Data Collection and Analysis The ultrasound images were independently evaluated at a PACS workstation (π-ViewStar, Infinitt) by two radiologists. All images were presented randomly in a blinded manner. Each examination was allocated a study number known only to the study coordinator. The readers were not informed of the measurements made by the other investigator but were informed about the location of the mass evaluated with both compressed

and noncompressed ultrasound in patients with multiple thyroid masses. Each reader chose representative transverse compressed and noncompressed ultrasound images of each thyroid mass so that the maximal area of the mass appeared on images. The readers independently assessed the following parameters on both com­ pressed and noncompressed ultrasound images: anteroposterior dimension, transverse dimension, and ratio of anteroposterior to transverse dimension. All quantitative measurements were performed at the workstation with electronic calipers after ap­propriate magnification. The anteroposterior and transverse diameters of the lesions were mea­sured once by each reader, and the mean value was calculated from the two independent measurements. Antero­ posterior dimension of the mass was defined as the diameter in the axis perpendicular to the anterior surface of the thyroid. Transverse dimension was defined as the diameter in the axis perpendicular to the diameter used for measurement of the antero­ posterior dimension. The reviewers also assessed the following characteristics of thyroid masses on compressed ultrasound images: location in the gland (right lobe, left lobe, isthmus), location in right or left lobe (upper third, middle third, lower; anterior third, middle third, posterior third), peripheral halo (present, absent), and lesion composition (cystic, cystic portion > 75%; mixed, cystic portion, 25–75%; solid, cystic portion < 25%). If there were disagreements in qualitative assessment, the reviewers discussed them and reached final decisions by consensus. We compared the anteroposterior and transverse dimensions and anteroposterior-to-transverse ratio of thyroid masses between compressed and non­ compressed ultrasound images. In addition, the compressibility of each lesion (anteroposterior-totransverse ratio on noncompressed images minus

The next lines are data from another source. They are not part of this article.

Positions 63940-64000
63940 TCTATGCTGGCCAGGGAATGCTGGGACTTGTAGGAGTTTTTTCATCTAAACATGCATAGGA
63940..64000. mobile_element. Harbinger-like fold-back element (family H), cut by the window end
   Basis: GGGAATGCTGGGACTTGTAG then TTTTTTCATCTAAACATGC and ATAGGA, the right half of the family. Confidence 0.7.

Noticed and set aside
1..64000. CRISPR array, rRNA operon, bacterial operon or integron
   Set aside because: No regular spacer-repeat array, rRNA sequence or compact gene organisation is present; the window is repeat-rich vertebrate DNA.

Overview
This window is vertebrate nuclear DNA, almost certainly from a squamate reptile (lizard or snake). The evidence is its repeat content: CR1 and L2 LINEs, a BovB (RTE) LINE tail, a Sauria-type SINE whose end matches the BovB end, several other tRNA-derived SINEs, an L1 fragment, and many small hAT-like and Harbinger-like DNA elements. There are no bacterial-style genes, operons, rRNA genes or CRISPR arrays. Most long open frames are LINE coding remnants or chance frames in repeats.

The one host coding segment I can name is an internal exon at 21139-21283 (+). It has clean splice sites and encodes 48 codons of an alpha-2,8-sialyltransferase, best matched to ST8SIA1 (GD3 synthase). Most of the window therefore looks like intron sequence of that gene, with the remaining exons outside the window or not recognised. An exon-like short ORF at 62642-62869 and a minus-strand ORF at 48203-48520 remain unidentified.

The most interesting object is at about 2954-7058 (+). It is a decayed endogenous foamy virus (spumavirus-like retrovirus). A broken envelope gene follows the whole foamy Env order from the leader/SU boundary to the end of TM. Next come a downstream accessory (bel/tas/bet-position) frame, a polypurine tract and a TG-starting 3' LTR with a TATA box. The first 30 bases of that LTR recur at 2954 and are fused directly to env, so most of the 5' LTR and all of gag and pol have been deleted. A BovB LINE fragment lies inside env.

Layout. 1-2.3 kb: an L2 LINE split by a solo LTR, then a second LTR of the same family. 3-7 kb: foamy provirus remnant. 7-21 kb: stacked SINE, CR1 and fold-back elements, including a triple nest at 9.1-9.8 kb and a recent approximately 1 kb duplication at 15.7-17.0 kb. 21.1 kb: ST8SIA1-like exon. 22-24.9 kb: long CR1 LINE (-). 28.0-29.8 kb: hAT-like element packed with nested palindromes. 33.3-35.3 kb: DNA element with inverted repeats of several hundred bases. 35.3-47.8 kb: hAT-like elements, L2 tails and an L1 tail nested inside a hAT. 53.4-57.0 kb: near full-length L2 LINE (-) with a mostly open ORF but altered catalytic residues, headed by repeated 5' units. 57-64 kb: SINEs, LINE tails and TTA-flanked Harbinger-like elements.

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Seo et al.

A

B

Fig. 2—36-year-old woman with malignant thyroid lesion (papillary carcinoma). A = common carotid artery, V = internal jugular vein. A, Transverse noncompressed ultrasound image shows 6-mm hypoechoic nodule (large arrow) with microcalcifications in left lobe of thyroid. Anteroposterior-totransverse diameter ratio of nodule is 1.29. Artifact from air gap (arrowheads) is evident. Small arrow indicates small intrathyroid vessel. B, Compressed ultrasound image shows anteroposterior-to-transverse diameter ratio (1.24) of nodule (arrow) changes little with probe compression (compressibility, 0.05). Internal jugular vein collapses with probe compression. Small intrathyroid vessel has collapsed.

TABLE 1: Size and Shape of Thyroid Masses: Differences on Compressed and Noncompressed Ultrasound Images Parameter

Compressed Ultrasound

Noncompressed Ultrasound

p

7.62 ± 3.14

8.81 ± 3.56

< 0.001

Transverse dimension (mm)

10.30 ± 3.95

10.03 ± 4.00

< 0.005

Ratio of anteroposterior to transverse dimension

0.78 ± 0.28

0.92 ± 0.30

< 0.001

Anteroposterior dimension (mm)

Note—Data are mean ± SD.

the ratio on compressed images) was calculated to determine the association between compressibility and histopathologic result (benign vs malignant) and the various gray-scale characteristics (location in the gland, location in the lobe, halo, and composition). The performance of ultrasound compressibility as a means of differentiating benign and malig­ nant thyroid lesions was evaluated with receiver operating characteristic (ROC) curve analysis. Area under the ROC curve was used as an indicator of performance. Using ROC curves, we identified an optimal compressibility cutoff value of 0.10 for differentiating benign from malignant masses. Statistical analysis was performed with the paired Student t test or one-way analysis of vari­ ance test for continuous variables and the chisquare test for categoric variables. A value of p < 0.05 was considered statistically significant. ROC curve analysis was conducted with Stata/SE 11.0 software (StatCorp). Statistical analyses other than ROC analysis were performed with SPSS version 12.0 for Microsoft Windows software (SPSS).